THE CURSE OF THE BAMBINO, PART 2 ...
A POWERFUL RED SOX TEAM FAILS
IN THE WORLD SERIES ...
Joe Dobson blanks the Tigers
April 30, 1946 ... The Red Sox forgot that Al Newhouser was supposed to be the best pitcher in baseball. Joe Dobson couldn't see the words World Champions written across his chest. It all added up to a brilliant 4-0
victory for the Red Sox over the Tigers at Fenway Park. With Dobson turning in the best pitching performance by a Red Sox hurler this spring, the Sox clipped Newhouser for nine hits and secured themselves in first place.
Only three hits were the Tigers able to fashion against the sharp curves and hopping fastball of Dobson. Twenty-five months of Army service apparently has made a new pitcher of him, as he notched his third straight win of the year.
Dom DiMaggio, returning to center field patrol, after a brief holiday, led the Sox assault on Newhouser with three hits. Rudy York lashed a terrific two run double against his ex-teammates, while Bobby Doerr belted his second homer of the year to conclude the Boston attack.
But it was Dodson's servings, which really had the fans talking pennant. Before he left the Sox to put on Army clothes, he didn't look as if he had much. He had won seven while losing eleven.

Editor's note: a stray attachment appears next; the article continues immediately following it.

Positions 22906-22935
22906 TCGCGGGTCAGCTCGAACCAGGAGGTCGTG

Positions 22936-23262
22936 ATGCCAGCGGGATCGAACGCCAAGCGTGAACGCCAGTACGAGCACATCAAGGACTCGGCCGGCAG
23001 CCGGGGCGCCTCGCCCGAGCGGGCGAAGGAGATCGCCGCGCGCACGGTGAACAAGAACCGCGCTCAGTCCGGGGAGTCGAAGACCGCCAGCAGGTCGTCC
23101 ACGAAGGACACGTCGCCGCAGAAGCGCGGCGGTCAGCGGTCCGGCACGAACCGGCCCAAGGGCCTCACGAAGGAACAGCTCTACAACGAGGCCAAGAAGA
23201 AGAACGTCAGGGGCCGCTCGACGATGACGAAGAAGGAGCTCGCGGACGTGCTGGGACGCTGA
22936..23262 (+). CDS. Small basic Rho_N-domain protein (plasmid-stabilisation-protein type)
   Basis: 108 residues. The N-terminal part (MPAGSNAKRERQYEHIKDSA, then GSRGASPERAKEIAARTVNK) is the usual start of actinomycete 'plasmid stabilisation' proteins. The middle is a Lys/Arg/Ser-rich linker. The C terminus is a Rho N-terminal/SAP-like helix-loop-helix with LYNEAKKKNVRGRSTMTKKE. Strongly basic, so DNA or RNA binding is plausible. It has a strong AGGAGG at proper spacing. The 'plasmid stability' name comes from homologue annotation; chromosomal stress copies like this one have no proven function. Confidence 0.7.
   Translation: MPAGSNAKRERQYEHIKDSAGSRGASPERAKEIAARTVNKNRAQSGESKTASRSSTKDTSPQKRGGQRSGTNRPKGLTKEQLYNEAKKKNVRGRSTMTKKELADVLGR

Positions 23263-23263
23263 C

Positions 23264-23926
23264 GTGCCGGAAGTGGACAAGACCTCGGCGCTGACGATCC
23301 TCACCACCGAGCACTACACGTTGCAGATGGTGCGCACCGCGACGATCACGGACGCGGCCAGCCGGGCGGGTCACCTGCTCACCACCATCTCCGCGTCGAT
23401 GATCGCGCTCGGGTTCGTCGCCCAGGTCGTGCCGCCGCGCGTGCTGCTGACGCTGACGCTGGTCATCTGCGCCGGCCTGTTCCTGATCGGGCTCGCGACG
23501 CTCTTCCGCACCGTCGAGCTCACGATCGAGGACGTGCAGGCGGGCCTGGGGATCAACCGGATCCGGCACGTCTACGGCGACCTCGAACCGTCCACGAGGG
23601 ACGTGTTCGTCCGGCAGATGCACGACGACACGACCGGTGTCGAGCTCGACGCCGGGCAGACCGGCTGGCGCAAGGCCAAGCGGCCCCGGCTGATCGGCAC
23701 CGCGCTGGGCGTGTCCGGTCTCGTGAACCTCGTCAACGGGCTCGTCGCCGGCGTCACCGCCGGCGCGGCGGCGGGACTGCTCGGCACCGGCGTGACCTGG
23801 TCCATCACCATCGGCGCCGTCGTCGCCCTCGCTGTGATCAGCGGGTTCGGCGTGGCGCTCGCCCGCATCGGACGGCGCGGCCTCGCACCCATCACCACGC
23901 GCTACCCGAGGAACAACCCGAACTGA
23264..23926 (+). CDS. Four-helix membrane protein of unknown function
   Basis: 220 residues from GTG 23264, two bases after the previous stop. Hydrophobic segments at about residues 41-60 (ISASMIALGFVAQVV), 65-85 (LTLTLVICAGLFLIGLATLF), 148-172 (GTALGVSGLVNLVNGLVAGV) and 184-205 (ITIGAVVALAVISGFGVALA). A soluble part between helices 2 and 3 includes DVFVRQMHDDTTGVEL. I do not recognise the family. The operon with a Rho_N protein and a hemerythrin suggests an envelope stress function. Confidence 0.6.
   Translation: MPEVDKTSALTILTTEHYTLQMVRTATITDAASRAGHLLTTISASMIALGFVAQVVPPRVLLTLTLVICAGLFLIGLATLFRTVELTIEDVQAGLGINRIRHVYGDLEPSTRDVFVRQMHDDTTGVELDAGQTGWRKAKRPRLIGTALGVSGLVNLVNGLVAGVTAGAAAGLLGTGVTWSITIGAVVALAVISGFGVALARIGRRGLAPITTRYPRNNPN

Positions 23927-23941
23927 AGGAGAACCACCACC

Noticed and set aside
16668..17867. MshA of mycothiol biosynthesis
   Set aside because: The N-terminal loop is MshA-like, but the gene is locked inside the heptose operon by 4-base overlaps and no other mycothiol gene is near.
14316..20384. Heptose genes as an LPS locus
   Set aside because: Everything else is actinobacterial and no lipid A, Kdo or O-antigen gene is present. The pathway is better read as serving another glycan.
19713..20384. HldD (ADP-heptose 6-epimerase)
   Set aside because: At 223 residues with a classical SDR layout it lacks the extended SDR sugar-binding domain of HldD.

Today he had the Tigers eating out of the palm of his hand like kittens.
Eddie Lake opened the game for the Tigers by clipping a 3-2 pitch into right field for a single, and for the next eight and two thirds innings, not a single Tiger hit safely. Dobson was breaking off curveballs like he was working a puppet show. He struck out nine, whiffing Hank Greenberg,
Dick Wakefield and Pat Mullen in the seventh inning. There were two out in the ninth inning, when the Tigers made their chief threat to prevent a shutout. Hank Greenberg lined a fastball off the top of the left field fence and it bounced right for a change, the ball coming back to the
playing field where Ted Williams caught it, as Greenberg was held to a double.
Between Lake's single and Greenberg's double, only three Tigers reached base. All of them were walked, but only Paul Richards was able to advance as far as second base.
A pass to Rudy York in the second and a double by Dom DiMaggio to center, gave the Sox their first scoring chance. After Wagner was purposely passed, Newhouser uncorked a wild pitch, allowing York to score. Boston's final run was Bobby Doerr's eighth inning homer, a hard smash into the
screen in left field.